A section I read in Jeff Vandermeer’s wonderful “Booklife” last night reminded me of one of the most important lessons I’ve learned through a decade of international travel and cross-cultural work: be receptive to other world views. I cannot emphasize enough how valuable it is for characterization and description to see the world through someone else’s eyes in as unbiased a manner as possible.

From a particular character’s point of view, you might write: “the crisp leaves sparkled in the sun, its rays accentuating the luscious green of their color.”

But what if you went inside the head of someone else who saw the same scene through different eyes. “The leaves’ sheen reflected the sun in blinding ways of blue-tinged light.”

There are people out there who see things very differently than you. And the more you know about how those people see the world, the richer your writing can be.

I remember a conversation I had with a friend in Ghana once, a student of one of my workshops, who insisted that God loves white people more than black people. Hearing a black African state that just blew my mind.

“Why would you think that?”

“Because white people are more blessed.  Look at their countries — wealth, power, success. Everything we wish we had and don’t.”

Another student once asked me what it was like to walk on streets of gold in America. And he literally believed the streets were paved with gold.

I visited an African coastal town once and was mobbed by children wanting to touch my skin. They rarely saw white people, our guide explained, you are like a god to them. Hearing that made me mad. I never wanted anyone holding me to that standard especially when it diminished the esteem which they held for themselves.

In Mexico once, I went to play with a friend’s daughters.  I love kids and playing with them delights me. But in this case I quickly noticed how everyone in the house kept a very close eye on me, and the older daughter kept her distance, only smiling occasionally but rarely actively participating in our game. Later, I was told that in the culture men are not expected to be able to control their natural sexual instincts, so they cannot be trusted with girls. I was horrified. I am no molester. I wouldn’t dream of it. Was that what they thought of me?

I bring these examples up (and I have many more) not to argue the merits or truth of the reasoning but to point out how different their view of the world is than someone from my background and culture.

The world is filled with such peoples of different views and by meeting them, interacting with them, and getting a glimpse of the world through their eyes, my world is richer. It doesn’t matter if their view of the world shocked or offended me. It doesn’t matter if it made me sad or angry. These examples inspired all four in me. What matters is that before I couldn’t imagine viewing the world through such lenses but now I can and as a result, I can now better write characters who view the world through lenses far different from my own.

Many of us meet people every day who see the world differently than we do. Those encounters are opportunities to expand our arsenal by engaging them in dialogue and trying to learn who they are and how they see things.  You don’t have to argue with them or agree with them to do that. In fact, I would urge you to avoid either. You’ll get a more honest perspective if you do. But what you can do is discover, through the powers of observation all writers are urged to cultivate and must to succeed, new ways of thinking and looking at things which can use to enrich your writing and your characters.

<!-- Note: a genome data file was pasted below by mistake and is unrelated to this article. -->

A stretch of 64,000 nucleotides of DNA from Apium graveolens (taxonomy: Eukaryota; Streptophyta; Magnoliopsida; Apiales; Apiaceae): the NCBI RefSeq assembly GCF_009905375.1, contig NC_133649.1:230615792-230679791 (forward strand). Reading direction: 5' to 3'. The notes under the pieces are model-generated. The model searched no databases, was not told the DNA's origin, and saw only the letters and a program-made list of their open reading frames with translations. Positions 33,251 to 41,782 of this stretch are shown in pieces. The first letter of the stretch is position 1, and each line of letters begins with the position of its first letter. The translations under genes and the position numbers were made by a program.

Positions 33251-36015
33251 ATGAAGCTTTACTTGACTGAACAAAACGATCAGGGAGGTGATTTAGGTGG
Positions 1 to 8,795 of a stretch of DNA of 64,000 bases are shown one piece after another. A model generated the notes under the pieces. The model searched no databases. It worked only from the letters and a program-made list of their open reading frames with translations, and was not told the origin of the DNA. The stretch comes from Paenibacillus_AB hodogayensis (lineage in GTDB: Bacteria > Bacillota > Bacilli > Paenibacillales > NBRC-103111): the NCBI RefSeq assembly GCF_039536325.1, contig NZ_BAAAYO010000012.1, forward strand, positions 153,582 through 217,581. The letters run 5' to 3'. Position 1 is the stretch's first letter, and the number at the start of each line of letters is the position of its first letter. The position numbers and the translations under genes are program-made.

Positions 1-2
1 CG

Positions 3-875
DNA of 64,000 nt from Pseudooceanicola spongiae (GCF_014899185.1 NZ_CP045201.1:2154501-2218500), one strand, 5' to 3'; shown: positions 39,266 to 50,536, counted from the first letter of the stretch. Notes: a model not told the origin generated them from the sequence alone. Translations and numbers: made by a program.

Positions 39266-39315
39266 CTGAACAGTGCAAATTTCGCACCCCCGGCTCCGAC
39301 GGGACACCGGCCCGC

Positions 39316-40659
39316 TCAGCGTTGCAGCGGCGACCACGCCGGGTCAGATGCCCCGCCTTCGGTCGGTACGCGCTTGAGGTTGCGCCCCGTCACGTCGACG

That’s why I love foreign films and stories and novels. I’m a much deeper, more well rounded person because of such encounters. And the box in which I place my world has grown much larger many times over as well. Grow your box. Build your arsenal and write better stories. The world will thank you for it…on many levels.

For what it’s worth…

AUTHOR’S TIP: Thesaurus Abuse No

I got criticized once that my writing style uses simpler words.  Why not show off your vocabularly or use more sophisticated verbage, they asked.  My answer:  I’m writing for a wide age group, and vocabulary is only useful if it adds to understanding, not if it takes away from it.

For example, my friend, a talented writer, just tweeted this from his WIP:  “Her soul was gnawed through, suffocating, sensitive though numb.”  Out of context, that does very little for me.  Intriguing use of words? Yes.  But meaningless without more context.  Knowing this friend, he’ll give it the context.  So I’m not worried about him, but I’ve seen plenty of writers who use words like this and end up with a jumbled mess.

Have you ever been reading and come across a word you had no idea the meaning of and it ripped you right out of the story and world?  Do you hate that?  I know I do.

Publisher Candlemark and Gleam offers this comment:  There’s a difference between having a good vocabulary and a good grasp of wordplay and being overly clever; think of the poor, overused thesaurus before running amok. Trust us, saying “her violet orbs welled up with viscous, salty fluids” does not, in fact, work as well as “her eyes brimmed with tears.” Won’t someone think of the thesaurii?

It’s not that I’m not impressed with a good vocabulary.  Well used, it can be both educational and intriguing.  I often go through during polishing and substitute words using a thesaurus.  This is to keep it from being stagnant with overly repeated words.  But I’m very careful where and what I replace.  It does you no good to show off words when the reader has to look them up constantly and step out of your story.  It’s distracting, annoying, and, in the end, insulting.  Writing is communication.  Communicate with your readers.  Fiction is story telling.  Telling them a story doesn’t work if they don’t understand it.